An AppDomain belongs to only a single process, but single process can hold multiple AppDomains. An AppDomain is relatively cheap to create (compared to a process), and has relatively less overhead to maintain than a process.

Each ASP.NET application will have it’s own set of global variables: Cache, Application, and Session objects are not shared.

Even though the code for both of the applications resides inside the same process, the unit of isolation is the .NET AppDomain. If there are classes with shared or static members, and those classes exist in both applications, each AppDomain will have it’s own copy of the static fields – the data is not shared. The code and data for each application is safely isolated and inside of a boundary provided by the AppDomain.

Since ASP.NET cannot swap the dll into the existing AppDomain , it starts a new AppDomain. The old application domain is “drain stopped”, that is, existing requests are allowed to finish executing, and once they are all finished the AppDomain can unload. The new AppDomain starts with the new code and begins taking all new requests.

Shadow Copy allows us to overwrite any dll in the bin directory during an update without taking the web application offline.

Using the CurrentDomain property of the AppDomain class you can inspect properties about the AppDomain your code is executing in, including the Shadow Copy settings.

Difference between Task.Run and QueueBackgroundWorkItem in Asp.Net

ConfigureAwait(false);

It is more performant since it doesn’t have to switch thread contexts back to the original thread context.

This is true with UI applications, where there is only one UI thread that you have to “sync” back to.

So ConfigureAwait(false) does not save you a thread jump in ASP.NET; it does save you the reentering of the request context, but this is normally very fast. ConfigureAwait(false) could be useful if you’re trying to do a small amount of parallel processing of a request, but really TPL is a better fit for most of those scenarios.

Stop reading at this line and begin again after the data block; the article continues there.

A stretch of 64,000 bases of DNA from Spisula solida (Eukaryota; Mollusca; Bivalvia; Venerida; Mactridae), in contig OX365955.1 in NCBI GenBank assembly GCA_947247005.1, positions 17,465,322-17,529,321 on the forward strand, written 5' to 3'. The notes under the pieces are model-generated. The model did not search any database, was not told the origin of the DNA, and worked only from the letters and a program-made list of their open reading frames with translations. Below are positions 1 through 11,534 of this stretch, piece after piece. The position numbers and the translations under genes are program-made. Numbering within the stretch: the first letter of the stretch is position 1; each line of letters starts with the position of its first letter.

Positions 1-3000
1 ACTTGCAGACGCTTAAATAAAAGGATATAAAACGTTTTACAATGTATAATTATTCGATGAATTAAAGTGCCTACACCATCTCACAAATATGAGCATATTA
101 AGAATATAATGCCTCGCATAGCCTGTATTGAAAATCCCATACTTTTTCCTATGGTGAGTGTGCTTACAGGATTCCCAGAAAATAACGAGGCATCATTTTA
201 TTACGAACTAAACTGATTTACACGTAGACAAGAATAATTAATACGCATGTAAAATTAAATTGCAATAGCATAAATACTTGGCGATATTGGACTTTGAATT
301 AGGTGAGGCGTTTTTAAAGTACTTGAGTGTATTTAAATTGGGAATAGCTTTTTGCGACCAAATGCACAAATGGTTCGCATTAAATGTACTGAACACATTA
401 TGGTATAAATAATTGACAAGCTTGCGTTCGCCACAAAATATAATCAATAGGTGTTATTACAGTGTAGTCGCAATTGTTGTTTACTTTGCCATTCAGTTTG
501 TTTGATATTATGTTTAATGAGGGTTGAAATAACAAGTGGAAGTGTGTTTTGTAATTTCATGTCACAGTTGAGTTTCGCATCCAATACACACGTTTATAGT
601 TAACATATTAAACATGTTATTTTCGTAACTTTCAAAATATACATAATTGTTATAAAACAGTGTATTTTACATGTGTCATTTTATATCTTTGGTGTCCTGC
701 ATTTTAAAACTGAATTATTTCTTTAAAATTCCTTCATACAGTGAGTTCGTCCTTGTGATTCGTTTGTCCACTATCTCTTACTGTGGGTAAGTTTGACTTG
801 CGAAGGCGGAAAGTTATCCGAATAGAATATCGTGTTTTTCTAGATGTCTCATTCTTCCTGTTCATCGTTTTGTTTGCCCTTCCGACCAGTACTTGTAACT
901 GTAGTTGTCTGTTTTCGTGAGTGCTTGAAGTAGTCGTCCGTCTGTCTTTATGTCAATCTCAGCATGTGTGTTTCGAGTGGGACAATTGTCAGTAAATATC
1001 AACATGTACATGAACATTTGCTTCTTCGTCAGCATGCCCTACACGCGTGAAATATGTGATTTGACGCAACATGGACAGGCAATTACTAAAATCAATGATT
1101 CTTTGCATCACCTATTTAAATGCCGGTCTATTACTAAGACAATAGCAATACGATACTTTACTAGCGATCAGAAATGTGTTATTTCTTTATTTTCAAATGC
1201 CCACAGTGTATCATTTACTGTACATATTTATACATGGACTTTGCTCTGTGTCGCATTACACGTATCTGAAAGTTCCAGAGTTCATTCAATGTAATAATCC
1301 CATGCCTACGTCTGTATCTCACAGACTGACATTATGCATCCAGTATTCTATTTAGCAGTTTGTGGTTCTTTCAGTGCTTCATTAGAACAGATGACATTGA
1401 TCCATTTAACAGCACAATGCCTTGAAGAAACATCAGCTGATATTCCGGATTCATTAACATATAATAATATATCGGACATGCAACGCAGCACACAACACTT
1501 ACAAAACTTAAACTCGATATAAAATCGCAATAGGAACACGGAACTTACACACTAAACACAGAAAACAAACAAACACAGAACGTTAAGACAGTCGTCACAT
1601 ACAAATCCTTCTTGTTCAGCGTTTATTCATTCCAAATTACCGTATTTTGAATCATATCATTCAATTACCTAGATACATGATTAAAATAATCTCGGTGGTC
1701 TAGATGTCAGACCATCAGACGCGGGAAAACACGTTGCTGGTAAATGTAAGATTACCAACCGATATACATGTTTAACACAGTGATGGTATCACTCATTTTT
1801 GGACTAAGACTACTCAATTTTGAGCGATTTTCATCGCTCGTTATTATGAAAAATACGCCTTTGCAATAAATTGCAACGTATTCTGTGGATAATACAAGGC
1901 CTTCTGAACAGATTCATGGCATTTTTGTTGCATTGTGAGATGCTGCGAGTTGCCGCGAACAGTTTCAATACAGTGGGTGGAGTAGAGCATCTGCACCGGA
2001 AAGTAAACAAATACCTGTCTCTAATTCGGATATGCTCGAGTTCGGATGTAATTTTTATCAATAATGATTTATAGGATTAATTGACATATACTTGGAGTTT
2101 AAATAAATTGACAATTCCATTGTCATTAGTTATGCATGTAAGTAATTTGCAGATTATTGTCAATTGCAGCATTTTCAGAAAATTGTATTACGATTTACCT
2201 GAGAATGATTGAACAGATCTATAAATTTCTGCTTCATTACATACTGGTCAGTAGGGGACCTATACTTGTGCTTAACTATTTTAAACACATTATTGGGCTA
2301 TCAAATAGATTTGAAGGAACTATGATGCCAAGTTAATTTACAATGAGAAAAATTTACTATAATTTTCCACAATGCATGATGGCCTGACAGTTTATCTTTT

What if I really do need “sync over async”?

In the case of async/await, this typically means making sure that any awaits inside of the asynchronous implementation you’re calling are using ConfigureAwait(false) on all await points; this will prevent the await from trying to marshal back to the current SynchronizationContext.

As a library implementer, it’s a best practice to always use ConfigureAwait(false) on all of your awaits, unless you have a specific reason not to; this is good not only to help avoid these kinds of deadlock problems, but also for performance, as it avoids unnecessary marshaling costs.

Await a minute – that isn’t async!

When you call. Result on an incomplete Task, the thread executing the method has to sit and wait for the task to complete, which blocks the thread from doing any other useful work in the meantime. This negates the benefit of the asynchronous nature of the task.

Asp.net pipeline

UseStatusCodePagesWithRedirects

And here is automatic redirection

This method will not redirect to status page, it will just print it:

Another usage

Logging

 

ASP.NET MVC 5 – walk-through – (Part 3)

Performing Raw SQL Queries

The Entity Framework Code First API includes methods that enable you to pass SQL commands directly to the database. You have the following options:

  • Use the DbSet.SqlQuery method for queries that return entity types. The returned objects must be of the type expected by the DbSetobject, and they are automatically tracked by the database context unless you turn tracking off.
  • Use the Database.SqlQuery method for queries that return types that aren’t entities. The returned data isn’t tracked by the database context, even if you use this method to retrieve entity types.
  • Use the Database.ExecuteSqlCommand for non-query commands.

One of the advantages of using the Entity Framework is that it avoids tying your code too closely to a particular method of storing data. It does this by generating SQL queries and commands for you, which also frees you from having to write them yourself.